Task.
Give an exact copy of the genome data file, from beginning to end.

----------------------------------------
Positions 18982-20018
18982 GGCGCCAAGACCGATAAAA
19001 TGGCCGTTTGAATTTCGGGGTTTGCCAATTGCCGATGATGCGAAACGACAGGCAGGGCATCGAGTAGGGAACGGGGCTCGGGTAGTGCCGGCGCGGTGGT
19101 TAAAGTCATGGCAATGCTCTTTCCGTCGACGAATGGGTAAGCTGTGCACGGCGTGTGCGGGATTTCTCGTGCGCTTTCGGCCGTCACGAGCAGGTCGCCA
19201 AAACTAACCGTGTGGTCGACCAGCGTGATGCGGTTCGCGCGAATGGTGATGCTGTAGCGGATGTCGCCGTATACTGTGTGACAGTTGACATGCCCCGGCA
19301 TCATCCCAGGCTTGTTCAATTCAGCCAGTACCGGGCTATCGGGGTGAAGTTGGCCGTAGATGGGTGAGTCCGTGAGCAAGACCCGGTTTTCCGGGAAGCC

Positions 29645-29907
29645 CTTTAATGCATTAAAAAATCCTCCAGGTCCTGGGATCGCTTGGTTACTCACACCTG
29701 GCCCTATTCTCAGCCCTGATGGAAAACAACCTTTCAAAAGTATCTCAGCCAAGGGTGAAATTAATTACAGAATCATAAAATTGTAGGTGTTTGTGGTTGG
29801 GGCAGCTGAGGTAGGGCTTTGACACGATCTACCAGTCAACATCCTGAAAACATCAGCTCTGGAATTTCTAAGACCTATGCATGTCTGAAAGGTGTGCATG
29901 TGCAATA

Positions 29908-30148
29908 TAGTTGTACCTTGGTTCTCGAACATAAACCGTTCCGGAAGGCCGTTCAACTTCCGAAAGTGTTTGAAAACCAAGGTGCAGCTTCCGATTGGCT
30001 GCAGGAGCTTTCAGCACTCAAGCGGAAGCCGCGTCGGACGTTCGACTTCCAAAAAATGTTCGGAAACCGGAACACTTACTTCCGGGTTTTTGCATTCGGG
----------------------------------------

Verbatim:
Positions 18982-20018
18982 GGCGCCAAGACCGATAAAA
19001 TGGCCGTTTGAATTTCGGGGTTTGCCAATTGCCGATGATGCGAAACGACAGGCAGGGCATCGAGTAGGGAACGGGGCTCGGGTAGTGCCGGCGCGGTGGT
19101 TAAAGTCATGGCAATGCTCTTTCCGTCGACGAATGGGTAAGCTGTGCACGGCGTGTGCGGGATTTCTCGTGCGCTTTCGGCCGTCACGAGCAGGTCGCCA
19201 AAACTAACCGTGTGGTCGACCAGCGTGATGCGGTTCGCGCGAATGGTGATGCTGTAGCGGATGTCGCCGTATACTGTGTGACAGTTGACATGCCCCGGCA
19301 TCATCCCAGGCTTGTTCAATTCAGCCAGTACCGGGCTATCGGGGTGAAGTTGGCCGTAGATGGGTGAGTCCGTGAGCAAGACCCGGTTTTCCGGGAAGCC

Positions 29645-29907
29645 CTTTAATGCATTAAAAAATCCTCCAGGTCCTGGGATCGCTTGGTTACTCACACCTG
29701 GCCCTATTCTCAGCCCTGATGGAAAACAACCTTTCAAAAGTATCTCAGCCAAGGGTGAAATTAATTACAGAATCATAAAATTGTAGGTGTTTGTGGTTGG
29801 GGCAGCTGAGGTAGGGCTTTGACACGATCTACCAGTCAACATCCTGAAAACATCAGCTCTGGAATTTCTAAGACCTATGCATGTCTGAAAGGTGTGCATG
29901 TGCAATA

Positions 29908-30148
29908 TAGTTGTACCTTGGTTCTCGAACATAAACCGTTCCGGAAGGCCGTTCAACTTCCGAAAGTGTTTGAAAACCAAGGTGCAGCTTCCGATTGGCT
30001 GCAGGAGCTTTCAGCACTCAAGCGGAAGCCGCGTCGGACGTTCGACTTCCAAAAAATGTTCGGAAACCGGAACACTTACTTCCGGGTTTTTGCATTCGGG